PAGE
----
Not me. I always go wired when I can, and recommend it to others. I keep a wire on the desk for when I bring my laptop to work.

          It's really not the same thing at all.

      2. Jeffrey Nonken Silver badge

        Re: Interfering mice

        "To be honest, why anyone even requires a wireless keyboard and to a large extent, a mouse, when they're using a desktop PC, is beyond me. They're nothing more than a colossal waste of batteries."

        Because the wire on the mouse pulls slightly, more if you let it dangle off the edge. The keyboard is less of a problem but likely to get kicked around as I'm restless.

        And being a gamer, I'm extra sensitive to it, even when I'm not gaming.

        If your company policy is not to indulge your creative people by buying them input devices they're comfortable with, that's fine, I'll bring my own. It's just cheap Logitech stuff anyway.

        As for colossal waste of batteries, yes, three or four primary batteries every year or so is a horrible expense.

        At home I use rechargeables.

        I can't speak for anybody else, of course. Those are my reasons.

      3. Nolveys Silver badge

        Re: Interfering mice

        To be honest, why anyone even requires a wireless keyboard and to a large extent, a mouse, when they're using a desktop PC, is beyond me.

        I find that 99% of wireless issues can be solved with wires.

      4. This post has been deleted by its author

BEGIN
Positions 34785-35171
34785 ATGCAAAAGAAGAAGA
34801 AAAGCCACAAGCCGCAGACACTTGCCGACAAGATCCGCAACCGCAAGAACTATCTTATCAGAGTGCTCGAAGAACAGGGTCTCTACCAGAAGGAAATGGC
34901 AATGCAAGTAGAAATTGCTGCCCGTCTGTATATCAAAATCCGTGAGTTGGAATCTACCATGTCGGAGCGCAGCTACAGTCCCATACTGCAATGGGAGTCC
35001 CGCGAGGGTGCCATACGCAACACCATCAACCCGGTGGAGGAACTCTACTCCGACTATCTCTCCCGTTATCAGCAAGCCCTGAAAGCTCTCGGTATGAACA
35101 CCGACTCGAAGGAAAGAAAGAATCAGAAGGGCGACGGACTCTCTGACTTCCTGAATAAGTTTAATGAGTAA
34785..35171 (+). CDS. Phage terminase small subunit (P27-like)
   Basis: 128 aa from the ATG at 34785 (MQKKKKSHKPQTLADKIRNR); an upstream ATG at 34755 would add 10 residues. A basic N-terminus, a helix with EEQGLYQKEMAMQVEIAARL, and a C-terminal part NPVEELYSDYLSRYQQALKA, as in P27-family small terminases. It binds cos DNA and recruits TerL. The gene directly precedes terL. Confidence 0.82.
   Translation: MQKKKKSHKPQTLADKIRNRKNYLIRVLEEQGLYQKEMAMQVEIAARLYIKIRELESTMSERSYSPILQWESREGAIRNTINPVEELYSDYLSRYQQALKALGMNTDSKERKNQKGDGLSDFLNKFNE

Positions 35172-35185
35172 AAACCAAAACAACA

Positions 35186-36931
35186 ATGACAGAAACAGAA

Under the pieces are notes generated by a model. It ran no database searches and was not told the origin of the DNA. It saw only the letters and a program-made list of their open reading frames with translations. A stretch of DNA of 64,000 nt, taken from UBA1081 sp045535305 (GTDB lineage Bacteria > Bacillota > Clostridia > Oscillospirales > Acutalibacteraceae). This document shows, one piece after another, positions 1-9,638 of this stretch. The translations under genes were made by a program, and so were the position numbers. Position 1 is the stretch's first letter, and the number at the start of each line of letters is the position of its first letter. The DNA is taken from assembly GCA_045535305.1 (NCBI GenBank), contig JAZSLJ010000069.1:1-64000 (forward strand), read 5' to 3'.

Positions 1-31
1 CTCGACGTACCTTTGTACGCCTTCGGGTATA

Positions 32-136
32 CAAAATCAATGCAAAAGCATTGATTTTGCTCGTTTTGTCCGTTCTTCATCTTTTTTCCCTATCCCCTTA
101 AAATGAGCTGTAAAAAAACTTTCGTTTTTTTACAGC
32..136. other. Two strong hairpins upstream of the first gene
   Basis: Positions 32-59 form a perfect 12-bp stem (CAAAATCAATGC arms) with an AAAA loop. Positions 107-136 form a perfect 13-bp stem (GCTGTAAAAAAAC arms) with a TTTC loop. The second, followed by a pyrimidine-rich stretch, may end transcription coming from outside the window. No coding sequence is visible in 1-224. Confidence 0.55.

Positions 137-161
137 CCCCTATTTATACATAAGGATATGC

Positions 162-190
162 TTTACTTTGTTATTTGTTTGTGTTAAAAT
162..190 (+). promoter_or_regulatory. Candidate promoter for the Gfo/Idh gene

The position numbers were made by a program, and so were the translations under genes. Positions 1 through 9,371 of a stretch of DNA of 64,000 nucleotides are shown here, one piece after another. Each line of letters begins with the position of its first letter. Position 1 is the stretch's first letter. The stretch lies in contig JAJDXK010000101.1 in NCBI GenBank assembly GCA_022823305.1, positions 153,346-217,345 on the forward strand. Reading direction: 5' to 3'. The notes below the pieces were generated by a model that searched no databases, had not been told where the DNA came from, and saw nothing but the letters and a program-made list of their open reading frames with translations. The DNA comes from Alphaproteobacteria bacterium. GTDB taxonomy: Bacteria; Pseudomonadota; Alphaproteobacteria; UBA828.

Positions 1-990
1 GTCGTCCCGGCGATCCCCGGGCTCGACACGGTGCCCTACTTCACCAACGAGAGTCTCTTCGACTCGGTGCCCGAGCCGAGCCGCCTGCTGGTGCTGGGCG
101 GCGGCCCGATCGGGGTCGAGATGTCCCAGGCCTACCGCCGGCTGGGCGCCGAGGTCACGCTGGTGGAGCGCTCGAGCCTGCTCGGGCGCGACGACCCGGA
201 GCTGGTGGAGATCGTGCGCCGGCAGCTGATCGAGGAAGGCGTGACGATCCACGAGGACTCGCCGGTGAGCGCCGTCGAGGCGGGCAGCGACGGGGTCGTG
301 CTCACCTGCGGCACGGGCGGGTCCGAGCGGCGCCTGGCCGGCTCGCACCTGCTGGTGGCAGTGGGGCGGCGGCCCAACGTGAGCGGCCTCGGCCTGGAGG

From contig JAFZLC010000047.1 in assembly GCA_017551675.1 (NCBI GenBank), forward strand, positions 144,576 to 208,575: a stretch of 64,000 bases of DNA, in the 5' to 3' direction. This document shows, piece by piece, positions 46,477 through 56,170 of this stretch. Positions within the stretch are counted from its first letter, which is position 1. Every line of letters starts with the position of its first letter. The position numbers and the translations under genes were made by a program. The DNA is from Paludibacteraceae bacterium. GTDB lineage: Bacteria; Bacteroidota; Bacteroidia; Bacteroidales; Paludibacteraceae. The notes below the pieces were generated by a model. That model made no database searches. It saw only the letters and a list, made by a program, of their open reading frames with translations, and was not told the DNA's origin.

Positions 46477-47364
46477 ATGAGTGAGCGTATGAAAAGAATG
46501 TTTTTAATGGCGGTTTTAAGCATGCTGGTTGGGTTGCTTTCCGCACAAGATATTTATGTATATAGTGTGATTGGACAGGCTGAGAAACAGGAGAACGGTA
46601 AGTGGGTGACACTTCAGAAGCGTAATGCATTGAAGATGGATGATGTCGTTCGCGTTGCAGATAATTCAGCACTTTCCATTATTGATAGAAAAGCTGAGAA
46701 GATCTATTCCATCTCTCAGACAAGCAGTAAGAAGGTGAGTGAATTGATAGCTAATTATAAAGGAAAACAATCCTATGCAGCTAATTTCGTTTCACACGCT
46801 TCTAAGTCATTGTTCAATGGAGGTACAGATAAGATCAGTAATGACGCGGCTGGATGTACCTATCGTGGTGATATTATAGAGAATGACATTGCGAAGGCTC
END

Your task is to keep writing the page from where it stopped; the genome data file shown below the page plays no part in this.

1. Olivier2553

          Re: Interfering mice

          With a cramped desktop, the last thing you want is a keyboard too easy to stash. Else you quickly end up with no more room to lay your keyboard and you have to type on your knees.

          I have a cramped desktop, I keep a mouse pad so I know that at least that space remains free of junk.

    3. agurney

      Re: Interfering mice

      I gave up on wireless mice after losing one on a boat .. slide bounce splash.

      1. Danny 4

        Re: Interfering mice

        You can prise my PS/2 mouse and keyboard out of my cold, dead hands...

    4. Anonymous Coward
      Anonymous Coward

      Re: Interfering mice

      I was the PFY to a BOFH in an office full of wireless keyboards & mice. One day the BOFH & I randomized all the locations of said devices so the dongle they paired to was nowhere near the keyboard nor the mouse. Cue mass confusion as folks worked out which keyboard & which mouse worked on which computer.

      Meanwhile the BOFH & I had a "revision & regression testing meeting to discuss interoperability of key corporate infrastructure"... aka "Do you think they'll have worked out who gets what yet? No, me neither. Let's have another pint & give them a bit longer!"

      I liked my BOFH boss & was sad when I had to dispose of the body...

  7. Conundrum1885

    Re. Interfering mice

    Or my favourite, a system that one day just stopped working.

    Found evidence of mouse infestation, including possible urine traces on MB and cables after we went "Full CSI" on the machine. Got replaced and mice dealt with sternly.

    Ended up using hacked traps with a hair trigger, that would set them off if we used an air duster on them from 5 feet away.